Deciding Between Oracle JDK and OpenJDK? This Self-Audit Can Help
The Pros and Cons of Oracle JDK and OpenJDK
Deciding which Java SE computing platform to implement is a big decision. The expense of licensing with Oracle is often the most significant issue for potential users. However, there are other differences that are important to look at to determine which platform best suits your needs. Below are various features and functions to consider when choosing your platform.
Deployment Installation and Automation
Getting your feet off the ground is essential. Some platforms lack builds and installers to help deploy OpenJDK. A Windows build for instance must be built from scratch, and OpenLogic can assist with OpenJDK Windows builds and their deployment. Most Linux distributions have a package installation for OpenJDK.
Is deployment automation required? Oracle has a license agreement that must be clicked on, which prevents automating the installation. OpenJDK uses the platform’s package manager for automated deployment, which has no license agreement to click through.
The Importance of Licensing
Oracle JDK uses the Oracle Binary Code License Agreement in combination with the GNU General Public License (GPL) v2 with the Classpath Exception (GPLv2+CE). Similarly, OpenJDK has the GNU General Public License version 2 with linking exception license. The important difference to note here is that the Oracle JDK license restricts you from using the JDK in a production environment for business use. OpenJDK has no such restriction.
New Release Frequency
Are frequent updates a requirement for you? Oracle JDK will have Long Term Support (LTS) releases every three years, and OpenJDK will release every six months. This means that OpenJDK will support new releases until the next release in six months. The latest LTS release is OpenJDK 11, which was released in September 2018. The non-LTS release version 12 in March 2019. Non-LTS OpenJDK 13 is scheduled for September 2019.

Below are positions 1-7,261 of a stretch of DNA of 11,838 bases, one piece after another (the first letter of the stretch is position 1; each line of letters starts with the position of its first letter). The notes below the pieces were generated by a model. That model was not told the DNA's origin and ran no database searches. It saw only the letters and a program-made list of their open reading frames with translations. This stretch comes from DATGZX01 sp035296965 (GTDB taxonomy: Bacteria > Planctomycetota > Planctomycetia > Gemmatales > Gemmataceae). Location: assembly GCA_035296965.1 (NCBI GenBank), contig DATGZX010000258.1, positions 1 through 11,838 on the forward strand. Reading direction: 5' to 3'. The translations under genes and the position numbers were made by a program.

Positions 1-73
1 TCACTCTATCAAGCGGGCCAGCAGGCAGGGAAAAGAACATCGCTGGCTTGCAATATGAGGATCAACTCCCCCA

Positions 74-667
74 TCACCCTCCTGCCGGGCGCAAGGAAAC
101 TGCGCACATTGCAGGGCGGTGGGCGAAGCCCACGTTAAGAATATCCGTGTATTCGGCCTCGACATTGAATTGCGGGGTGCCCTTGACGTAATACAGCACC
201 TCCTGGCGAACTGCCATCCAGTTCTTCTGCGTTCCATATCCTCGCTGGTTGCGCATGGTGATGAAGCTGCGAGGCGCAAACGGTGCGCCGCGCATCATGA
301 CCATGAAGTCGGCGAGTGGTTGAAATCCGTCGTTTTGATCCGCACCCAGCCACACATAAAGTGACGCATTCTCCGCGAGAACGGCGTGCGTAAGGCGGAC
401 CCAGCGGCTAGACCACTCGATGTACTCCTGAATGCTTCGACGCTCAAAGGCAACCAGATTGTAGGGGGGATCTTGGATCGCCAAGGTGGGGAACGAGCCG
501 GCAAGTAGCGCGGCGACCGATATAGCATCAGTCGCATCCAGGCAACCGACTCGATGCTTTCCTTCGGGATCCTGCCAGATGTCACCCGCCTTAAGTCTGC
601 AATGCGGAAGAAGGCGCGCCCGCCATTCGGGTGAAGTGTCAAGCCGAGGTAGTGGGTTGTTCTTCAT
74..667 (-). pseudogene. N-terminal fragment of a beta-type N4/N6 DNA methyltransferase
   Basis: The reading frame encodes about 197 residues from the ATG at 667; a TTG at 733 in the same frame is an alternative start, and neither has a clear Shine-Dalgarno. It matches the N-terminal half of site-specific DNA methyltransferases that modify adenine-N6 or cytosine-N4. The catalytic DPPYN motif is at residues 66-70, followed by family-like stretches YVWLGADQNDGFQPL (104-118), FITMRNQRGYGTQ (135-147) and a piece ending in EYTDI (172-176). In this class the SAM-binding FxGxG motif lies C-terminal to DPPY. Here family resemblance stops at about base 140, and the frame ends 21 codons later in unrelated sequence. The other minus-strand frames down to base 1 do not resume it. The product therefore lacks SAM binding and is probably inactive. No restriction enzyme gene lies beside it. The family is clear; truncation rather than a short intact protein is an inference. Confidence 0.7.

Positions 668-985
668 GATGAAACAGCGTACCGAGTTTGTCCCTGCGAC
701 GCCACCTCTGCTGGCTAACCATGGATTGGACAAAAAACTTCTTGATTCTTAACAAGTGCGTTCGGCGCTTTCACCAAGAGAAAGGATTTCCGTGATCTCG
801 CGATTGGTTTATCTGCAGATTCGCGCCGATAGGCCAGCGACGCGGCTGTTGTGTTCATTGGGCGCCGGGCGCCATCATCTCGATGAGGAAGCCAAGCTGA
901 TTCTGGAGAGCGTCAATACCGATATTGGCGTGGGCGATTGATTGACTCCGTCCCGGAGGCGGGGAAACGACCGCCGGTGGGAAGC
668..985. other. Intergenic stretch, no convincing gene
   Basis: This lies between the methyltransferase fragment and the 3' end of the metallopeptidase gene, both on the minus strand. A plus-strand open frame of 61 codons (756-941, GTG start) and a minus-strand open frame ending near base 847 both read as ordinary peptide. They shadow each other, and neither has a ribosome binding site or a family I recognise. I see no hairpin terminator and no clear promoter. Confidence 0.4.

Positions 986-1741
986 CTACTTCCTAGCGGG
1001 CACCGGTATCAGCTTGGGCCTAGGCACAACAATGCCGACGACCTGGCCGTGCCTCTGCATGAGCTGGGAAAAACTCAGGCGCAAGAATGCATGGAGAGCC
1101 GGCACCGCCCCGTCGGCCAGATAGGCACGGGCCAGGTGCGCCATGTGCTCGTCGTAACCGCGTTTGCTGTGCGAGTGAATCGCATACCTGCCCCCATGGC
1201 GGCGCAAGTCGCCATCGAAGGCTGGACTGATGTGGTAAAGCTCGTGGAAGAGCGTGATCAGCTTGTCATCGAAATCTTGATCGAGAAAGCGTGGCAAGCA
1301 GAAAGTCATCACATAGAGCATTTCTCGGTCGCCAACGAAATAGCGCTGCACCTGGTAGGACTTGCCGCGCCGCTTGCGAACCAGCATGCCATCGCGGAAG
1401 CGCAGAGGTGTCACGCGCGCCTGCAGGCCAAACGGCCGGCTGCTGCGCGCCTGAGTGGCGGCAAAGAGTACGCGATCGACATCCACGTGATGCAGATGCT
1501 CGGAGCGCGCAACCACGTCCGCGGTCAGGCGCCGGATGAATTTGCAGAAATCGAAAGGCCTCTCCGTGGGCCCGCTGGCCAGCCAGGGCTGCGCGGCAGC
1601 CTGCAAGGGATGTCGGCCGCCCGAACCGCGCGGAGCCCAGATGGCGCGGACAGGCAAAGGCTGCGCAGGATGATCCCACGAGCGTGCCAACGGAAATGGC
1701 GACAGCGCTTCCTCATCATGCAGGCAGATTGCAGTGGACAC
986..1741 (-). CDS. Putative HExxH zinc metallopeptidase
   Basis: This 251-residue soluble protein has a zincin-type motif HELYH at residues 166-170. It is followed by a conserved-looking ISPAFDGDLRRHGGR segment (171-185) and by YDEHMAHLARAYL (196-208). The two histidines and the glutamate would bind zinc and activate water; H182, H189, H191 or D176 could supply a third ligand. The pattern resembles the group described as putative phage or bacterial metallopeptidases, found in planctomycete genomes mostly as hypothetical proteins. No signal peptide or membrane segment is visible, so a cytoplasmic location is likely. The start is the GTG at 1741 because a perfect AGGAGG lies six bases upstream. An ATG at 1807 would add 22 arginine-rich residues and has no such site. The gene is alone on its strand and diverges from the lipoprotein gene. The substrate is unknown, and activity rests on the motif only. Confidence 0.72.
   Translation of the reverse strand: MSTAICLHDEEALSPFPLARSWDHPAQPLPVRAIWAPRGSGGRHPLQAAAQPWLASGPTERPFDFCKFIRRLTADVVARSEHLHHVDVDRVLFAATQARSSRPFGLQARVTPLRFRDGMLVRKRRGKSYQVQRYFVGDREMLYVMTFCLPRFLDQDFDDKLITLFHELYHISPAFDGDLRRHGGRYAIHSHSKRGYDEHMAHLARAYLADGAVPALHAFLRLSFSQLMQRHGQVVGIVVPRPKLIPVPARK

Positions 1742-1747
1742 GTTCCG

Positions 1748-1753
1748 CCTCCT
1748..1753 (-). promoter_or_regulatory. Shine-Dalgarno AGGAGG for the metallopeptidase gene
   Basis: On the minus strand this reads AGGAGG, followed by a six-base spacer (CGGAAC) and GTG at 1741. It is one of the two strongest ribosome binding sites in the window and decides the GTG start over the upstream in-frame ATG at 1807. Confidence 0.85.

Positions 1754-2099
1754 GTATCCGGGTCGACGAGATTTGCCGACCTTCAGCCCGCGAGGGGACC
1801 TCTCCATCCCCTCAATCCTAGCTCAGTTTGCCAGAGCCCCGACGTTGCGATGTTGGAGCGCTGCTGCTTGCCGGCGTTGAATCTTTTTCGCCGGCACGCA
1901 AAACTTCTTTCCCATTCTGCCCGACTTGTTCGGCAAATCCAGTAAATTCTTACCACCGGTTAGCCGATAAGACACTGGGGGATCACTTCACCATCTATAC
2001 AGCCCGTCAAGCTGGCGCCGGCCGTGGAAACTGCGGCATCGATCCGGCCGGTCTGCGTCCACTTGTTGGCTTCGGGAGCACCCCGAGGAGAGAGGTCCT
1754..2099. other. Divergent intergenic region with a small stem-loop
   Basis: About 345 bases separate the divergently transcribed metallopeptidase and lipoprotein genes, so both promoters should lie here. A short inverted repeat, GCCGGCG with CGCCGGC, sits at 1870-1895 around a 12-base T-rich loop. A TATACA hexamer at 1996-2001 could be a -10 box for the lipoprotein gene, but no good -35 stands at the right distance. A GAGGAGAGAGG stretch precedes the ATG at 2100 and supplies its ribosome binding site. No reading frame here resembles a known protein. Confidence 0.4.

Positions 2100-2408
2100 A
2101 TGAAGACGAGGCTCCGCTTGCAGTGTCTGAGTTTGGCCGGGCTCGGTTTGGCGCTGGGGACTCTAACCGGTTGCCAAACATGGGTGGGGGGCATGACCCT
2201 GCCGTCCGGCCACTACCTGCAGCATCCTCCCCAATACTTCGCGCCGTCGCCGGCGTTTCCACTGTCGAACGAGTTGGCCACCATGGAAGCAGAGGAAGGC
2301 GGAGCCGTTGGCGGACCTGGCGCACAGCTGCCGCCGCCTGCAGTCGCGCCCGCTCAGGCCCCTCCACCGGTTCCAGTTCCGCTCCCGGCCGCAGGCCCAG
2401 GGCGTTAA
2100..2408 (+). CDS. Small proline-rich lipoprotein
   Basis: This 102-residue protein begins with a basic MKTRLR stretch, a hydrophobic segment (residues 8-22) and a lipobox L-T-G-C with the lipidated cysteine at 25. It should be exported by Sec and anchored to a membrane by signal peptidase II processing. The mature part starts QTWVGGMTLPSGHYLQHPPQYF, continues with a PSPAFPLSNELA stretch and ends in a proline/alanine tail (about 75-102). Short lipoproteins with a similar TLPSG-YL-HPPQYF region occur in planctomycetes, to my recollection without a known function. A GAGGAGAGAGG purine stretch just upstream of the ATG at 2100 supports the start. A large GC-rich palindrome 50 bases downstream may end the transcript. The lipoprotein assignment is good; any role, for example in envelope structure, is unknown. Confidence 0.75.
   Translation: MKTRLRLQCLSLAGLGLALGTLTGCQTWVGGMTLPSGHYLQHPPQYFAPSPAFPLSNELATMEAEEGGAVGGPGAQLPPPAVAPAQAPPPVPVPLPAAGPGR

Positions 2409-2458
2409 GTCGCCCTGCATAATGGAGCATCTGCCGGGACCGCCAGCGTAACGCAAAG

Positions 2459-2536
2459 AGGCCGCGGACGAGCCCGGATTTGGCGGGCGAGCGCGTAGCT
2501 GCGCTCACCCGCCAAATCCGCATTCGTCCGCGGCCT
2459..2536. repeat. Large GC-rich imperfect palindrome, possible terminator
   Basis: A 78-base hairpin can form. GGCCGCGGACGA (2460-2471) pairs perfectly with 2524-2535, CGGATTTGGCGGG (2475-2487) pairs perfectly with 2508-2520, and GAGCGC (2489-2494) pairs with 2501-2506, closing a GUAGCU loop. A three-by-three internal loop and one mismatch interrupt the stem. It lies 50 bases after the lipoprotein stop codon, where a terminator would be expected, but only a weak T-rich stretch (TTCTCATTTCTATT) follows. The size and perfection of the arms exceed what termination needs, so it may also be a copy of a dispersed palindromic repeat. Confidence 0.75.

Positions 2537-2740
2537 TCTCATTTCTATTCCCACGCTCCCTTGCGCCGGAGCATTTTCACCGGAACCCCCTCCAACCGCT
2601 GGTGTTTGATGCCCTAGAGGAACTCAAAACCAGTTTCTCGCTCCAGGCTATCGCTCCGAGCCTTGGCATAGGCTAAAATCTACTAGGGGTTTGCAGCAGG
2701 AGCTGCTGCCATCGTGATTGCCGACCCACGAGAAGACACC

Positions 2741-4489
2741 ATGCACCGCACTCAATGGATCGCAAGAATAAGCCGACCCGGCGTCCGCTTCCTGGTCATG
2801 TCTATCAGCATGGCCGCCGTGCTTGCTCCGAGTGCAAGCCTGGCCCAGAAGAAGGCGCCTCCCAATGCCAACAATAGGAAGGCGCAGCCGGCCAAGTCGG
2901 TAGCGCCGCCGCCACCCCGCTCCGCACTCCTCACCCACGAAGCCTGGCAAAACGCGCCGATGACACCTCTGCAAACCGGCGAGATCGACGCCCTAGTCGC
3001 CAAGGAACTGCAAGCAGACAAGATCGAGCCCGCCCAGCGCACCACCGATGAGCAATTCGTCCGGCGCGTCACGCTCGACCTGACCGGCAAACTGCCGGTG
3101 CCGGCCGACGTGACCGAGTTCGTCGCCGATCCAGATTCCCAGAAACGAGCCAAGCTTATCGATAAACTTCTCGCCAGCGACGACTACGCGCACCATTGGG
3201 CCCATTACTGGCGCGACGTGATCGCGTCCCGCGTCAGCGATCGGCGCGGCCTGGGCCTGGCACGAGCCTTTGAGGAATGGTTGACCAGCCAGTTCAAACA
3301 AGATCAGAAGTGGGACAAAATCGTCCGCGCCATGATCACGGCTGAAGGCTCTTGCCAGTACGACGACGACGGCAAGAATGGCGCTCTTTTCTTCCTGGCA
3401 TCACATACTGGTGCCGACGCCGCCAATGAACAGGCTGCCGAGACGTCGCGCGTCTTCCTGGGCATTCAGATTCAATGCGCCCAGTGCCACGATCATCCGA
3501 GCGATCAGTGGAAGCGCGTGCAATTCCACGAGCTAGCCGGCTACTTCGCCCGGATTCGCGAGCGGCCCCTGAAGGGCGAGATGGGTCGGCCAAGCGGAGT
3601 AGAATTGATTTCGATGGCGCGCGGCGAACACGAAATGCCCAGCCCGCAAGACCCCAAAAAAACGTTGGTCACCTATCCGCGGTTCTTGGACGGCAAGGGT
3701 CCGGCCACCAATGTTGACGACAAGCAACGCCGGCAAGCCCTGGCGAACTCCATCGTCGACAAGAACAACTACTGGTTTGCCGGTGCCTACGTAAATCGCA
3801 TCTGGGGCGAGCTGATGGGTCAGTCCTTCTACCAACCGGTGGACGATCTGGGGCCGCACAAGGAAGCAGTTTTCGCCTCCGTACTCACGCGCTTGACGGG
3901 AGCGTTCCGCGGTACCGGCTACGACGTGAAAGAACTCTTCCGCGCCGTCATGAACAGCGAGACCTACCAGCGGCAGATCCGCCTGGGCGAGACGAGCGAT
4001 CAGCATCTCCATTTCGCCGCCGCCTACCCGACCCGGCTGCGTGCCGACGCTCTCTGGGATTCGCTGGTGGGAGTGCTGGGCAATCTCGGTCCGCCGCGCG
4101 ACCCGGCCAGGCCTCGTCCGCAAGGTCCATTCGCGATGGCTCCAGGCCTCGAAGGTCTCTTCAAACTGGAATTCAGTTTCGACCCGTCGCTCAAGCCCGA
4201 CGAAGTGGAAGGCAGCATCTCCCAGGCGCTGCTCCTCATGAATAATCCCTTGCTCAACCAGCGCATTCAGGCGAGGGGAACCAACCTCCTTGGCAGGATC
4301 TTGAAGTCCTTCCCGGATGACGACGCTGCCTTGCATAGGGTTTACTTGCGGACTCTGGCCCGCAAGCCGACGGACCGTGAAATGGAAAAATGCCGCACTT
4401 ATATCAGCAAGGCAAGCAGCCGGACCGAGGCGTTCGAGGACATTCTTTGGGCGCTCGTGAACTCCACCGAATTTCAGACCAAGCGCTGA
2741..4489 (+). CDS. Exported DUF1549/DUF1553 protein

Do you need early access to security fixes? If a CVE is issued and patched for Oracle JDK, then the patch may take a few days to trickle down to the OpenJDK build. That’s because Oracle security patches are ported to OpenJDK by third-party vendors. For the financial industry, a few days could be an eternity.
Key Differences for Important Platform Features
Oracle JDK has commercial features that are not available with OpenJDK. For instance:
- JavaFX is not included in OpenJDK by default.
- Oracle JDK has more options for garbage collection than OpenJDK.
- Java Mission Control (JMC)- - a profiling and diagnostics tool- - and JDK Flight Recorder (JFR) have been open sourced since JDK 11 and are available as a separate download for OpenJDK.
- The Oracle JDK project converged with OpenJDK as of version 11, which is good news for the future of the OpenJDK project. For previous versions of Java, the font engines were different with Oracle JDK using font renderers and OpenJDK using TrueType fonts. For Java 11, both projects will use the same font renderer.
Consider Your Support Options
Having a wealth of practical experience in supporting your implementation of Java SE is crucial for success. However, do you want to get that support from one vendor or a community? Oracle JDK is supported by Oracle. OpenJDK has the support of the user community and you can also get a single source of tier-one support for it from OpenLogic by Perforce. Plus, OpenLogic delivers long-term support for OpenJDK versions, such as Jave 8, which the community no longer supports.
All of the factors covered above should be strongly considered when choosing a JVM, especially with large deployments. Switching out a JDK is not a simple drop and replace. Navigating migration is a process. If you choose a commercial JVM such as Oracle JDK, the lock-in can be very expensive down the road as your application grows. OpenJDK is a viable free alternative that can get enterprise support for from OpenLogic.
If you’re already using Oracle JDK and are considering a switch, read this datasheet to learn more about just how similar Oracle JDK and OpenJDK are — except in terms of price and lock-in.
Why should you move to OpenJDK?